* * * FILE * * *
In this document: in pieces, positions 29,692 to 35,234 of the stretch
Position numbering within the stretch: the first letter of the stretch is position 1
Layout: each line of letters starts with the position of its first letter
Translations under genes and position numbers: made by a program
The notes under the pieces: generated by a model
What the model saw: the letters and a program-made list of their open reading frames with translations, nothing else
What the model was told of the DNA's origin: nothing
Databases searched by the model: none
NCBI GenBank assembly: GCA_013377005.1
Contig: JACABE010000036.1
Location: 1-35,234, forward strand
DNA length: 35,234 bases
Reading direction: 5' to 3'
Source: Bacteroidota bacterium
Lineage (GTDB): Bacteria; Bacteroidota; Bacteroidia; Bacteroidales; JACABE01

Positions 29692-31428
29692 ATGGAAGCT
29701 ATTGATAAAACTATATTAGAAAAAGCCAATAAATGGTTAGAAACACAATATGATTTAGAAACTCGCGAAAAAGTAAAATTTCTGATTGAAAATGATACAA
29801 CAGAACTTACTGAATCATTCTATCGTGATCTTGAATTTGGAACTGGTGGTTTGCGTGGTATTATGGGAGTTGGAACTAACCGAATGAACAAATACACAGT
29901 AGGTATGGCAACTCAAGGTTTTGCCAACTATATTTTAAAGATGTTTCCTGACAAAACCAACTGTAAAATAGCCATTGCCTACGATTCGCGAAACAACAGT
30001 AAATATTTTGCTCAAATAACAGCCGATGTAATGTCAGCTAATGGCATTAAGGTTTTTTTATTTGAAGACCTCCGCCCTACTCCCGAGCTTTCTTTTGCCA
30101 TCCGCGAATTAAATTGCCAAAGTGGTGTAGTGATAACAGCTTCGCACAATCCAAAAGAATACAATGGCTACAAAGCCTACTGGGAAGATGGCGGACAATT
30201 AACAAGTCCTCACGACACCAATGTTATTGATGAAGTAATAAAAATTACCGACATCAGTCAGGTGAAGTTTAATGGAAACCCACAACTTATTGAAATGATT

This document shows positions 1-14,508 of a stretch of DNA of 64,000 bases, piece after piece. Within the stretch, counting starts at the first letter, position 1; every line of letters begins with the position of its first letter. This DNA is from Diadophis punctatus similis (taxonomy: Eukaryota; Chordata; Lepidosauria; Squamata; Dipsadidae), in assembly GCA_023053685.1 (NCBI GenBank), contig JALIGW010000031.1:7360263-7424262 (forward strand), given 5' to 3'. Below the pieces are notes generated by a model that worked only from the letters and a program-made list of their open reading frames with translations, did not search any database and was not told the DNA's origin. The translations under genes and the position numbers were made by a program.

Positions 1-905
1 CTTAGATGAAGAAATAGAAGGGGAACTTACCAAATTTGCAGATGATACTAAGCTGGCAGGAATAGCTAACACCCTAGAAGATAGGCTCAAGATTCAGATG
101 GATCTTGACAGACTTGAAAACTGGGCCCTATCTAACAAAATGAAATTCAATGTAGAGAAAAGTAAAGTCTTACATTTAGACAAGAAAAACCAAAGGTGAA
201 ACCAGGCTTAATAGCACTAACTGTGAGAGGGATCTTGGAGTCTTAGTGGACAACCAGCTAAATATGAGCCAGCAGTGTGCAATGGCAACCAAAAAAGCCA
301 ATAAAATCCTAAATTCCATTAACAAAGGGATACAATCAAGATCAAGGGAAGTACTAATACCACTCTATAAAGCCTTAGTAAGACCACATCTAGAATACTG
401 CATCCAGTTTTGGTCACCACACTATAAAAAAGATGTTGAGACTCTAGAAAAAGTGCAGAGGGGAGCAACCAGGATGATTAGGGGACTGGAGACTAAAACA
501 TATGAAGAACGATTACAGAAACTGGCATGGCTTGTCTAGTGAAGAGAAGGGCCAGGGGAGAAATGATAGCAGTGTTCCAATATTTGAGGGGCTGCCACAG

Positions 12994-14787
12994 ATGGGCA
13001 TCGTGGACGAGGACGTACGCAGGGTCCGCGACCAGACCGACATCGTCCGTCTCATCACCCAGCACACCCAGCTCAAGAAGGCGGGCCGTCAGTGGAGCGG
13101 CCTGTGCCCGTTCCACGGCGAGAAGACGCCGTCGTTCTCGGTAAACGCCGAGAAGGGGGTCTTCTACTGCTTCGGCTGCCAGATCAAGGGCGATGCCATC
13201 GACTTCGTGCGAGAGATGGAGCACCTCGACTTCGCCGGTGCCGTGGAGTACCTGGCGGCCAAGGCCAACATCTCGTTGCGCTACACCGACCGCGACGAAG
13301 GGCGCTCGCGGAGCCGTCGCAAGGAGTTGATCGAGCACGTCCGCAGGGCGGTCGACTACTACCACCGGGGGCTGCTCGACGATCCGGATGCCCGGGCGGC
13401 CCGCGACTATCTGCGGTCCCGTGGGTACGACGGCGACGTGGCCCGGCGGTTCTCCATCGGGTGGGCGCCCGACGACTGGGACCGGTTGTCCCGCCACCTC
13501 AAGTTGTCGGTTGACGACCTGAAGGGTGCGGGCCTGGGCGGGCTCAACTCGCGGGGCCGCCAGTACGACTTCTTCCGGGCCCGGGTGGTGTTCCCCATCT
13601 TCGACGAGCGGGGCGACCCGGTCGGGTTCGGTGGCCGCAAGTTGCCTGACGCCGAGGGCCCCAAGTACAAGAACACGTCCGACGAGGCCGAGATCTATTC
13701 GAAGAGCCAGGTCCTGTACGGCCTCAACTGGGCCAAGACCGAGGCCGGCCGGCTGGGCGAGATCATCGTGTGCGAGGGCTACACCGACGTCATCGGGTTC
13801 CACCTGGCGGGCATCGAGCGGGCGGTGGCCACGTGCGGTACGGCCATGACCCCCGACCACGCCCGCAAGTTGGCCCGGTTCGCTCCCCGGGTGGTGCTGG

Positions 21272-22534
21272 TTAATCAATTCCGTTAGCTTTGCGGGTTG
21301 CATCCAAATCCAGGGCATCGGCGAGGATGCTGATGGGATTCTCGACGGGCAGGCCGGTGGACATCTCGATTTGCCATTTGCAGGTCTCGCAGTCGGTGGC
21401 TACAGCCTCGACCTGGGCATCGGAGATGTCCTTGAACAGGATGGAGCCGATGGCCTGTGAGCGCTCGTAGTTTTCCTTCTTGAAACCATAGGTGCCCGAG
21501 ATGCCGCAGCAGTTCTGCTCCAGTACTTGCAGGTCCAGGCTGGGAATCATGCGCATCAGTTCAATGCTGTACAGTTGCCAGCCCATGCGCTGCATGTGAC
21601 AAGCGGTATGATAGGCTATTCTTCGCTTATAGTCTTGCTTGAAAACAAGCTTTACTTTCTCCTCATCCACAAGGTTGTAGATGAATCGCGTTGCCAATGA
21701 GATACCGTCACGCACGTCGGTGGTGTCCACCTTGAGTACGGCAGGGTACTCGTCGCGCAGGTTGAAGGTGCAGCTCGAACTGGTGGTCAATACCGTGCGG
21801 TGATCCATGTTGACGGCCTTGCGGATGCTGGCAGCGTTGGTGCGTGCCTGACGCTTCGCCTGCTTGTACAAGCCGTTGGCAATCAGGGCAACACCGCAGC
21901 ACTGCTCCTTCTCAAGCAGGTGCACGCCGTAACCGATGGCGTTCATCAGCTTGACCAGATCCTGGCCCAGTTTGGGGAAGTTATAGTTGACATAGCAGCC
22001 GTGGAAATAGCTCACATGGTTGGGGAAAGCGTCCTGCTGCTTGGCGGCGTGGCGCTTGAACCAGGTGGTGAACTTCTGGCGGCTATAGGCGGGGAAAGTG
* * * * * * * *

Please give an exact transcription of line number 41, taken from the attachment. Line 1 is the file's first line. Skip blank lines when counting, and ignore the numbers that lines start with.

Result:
13701 GAAGAGCCAGGTCCTGTACGGCCTCAACTGGGCCAAGACCGAGGCCGGCCGGCTGGGCGAGATCATCGTGTGCGAGGGCTACACCGACGTCATCGGGTTC